Controlled Decomposition and Oxidation (CDO) technology uses heating elements to supply thermal energy for the exhaust gas reaction and decomposition. The addition of N
    2 and O2 (air) dilutes and increases the overall volume of exhaust gas. Under atmospheric pressure, the exhaust gases nucleate and form foam type byproducts on the hot surface. Once a loose foam type layer is formed, it reduces the rate of heat transfer to the bulk exhaust gases, and lowers the exhaust gas reaction rates exponentially. Therefore, the scrubber efficiency decays dramatically with time once a loose foam type layer is formed.

    The gas reactor column (GRC) technology uses solid inorganic materials to react exhaust gases on the solid granular surfaces. When new, inorganic solids have many fresh sites to allow gas molecules to be adsorbed and reacted effectively. However, once the reaction products cover the solid surface as an oxide or nitride sheath, the reaction rate reduces dramatically, toxic gases must diffuse and react with the inner core of the inorganic materials. Please draw the parallel that very thin oxide or nitride layers are purposely deposited on wafers as barrier layers to block the penetration of gas and moisture. The nitride or oxide by-products block the diffusion of exhaust gasses and stops the reaction. When new the GRC can be effective, but as the surface gets clogged most of the exhaust gas will simply pass by and efficiency drops dramatically. The GRC cartridge itself contains a large quantity of inorganic solid. After the gas treatment, GRC generates a large quantity of waste in volume. The cost for solid waste disposal is high. Unlike the DryScrub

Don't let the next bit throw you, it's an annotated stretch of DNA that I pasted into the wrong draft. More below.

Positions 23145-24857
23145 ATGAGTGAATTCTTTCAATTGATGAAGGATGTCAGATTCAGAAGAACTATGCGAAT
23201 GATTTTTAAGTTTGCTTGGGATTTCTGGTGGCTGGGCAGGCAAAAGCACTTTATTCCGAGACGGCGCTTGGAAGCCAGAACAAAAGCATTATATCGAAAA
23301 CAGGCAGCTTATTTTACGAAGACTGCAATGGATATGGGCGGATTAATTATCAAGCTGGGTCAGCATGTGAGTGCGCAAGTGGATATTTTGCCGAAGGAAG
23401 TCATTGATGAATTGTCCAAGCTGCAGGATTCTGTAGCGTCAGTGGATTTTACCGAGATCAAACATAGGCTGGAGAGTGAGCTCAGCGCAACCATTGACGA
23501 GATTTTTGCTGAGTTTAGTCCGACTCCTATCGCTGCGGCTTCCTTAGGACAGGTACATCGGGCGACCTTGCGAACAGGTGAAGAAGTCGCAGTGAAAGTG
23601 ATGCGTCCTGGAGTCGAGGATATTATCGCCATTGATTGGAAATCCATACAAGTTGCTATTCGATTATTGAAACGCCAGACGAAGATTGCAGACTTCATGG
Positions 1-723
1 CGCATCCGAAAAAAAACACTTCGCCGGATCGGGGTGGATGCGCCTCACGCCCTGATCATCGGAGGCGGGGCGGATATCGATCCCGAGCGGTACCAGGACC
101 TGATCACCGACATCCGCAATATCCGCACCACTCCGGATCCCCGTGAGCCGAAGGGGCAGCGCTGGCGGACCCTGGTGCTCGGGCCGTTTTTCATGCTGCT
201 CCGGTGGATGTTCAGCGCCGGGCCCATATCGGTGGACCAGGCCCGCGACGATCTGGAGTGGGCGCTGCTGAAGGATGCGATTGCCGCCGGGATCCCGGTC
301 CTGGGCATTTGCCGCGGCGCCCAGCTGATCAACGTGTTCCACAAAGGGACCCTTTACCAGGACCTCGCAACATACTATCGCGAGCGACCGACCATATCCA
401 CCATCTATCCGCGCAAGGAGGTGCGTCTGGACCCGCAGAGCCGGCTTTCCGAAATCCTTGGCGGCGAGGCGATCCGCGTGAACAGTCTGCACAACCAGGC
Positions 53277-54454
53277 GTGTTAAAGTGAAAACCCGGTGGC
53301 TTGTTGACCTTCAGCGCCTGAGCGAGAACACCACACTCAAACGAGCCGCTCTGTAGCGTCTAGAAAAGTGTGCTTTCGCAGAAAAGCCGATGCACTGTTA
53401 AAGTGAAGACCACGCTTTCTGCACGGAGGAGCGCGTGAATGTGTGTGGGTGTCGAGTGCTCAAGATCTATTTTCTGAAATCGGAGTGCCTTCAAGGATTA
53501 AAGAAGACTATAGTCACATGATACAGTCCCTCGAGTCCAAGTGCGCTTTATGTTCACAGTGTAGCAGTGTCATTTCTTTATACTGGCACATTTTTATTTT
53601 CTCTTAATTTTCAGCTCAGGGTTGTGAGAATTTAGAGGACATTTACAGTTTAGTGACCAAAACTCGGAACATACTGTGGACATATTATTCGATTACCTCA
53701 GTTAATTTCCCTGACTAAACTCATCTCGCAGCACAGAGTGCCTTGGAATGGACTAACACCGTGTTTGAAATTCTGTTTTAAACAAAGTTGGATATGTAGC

® System which uses one electrode for any type of process gas, GRC uses different types of cartridges for various processing gases.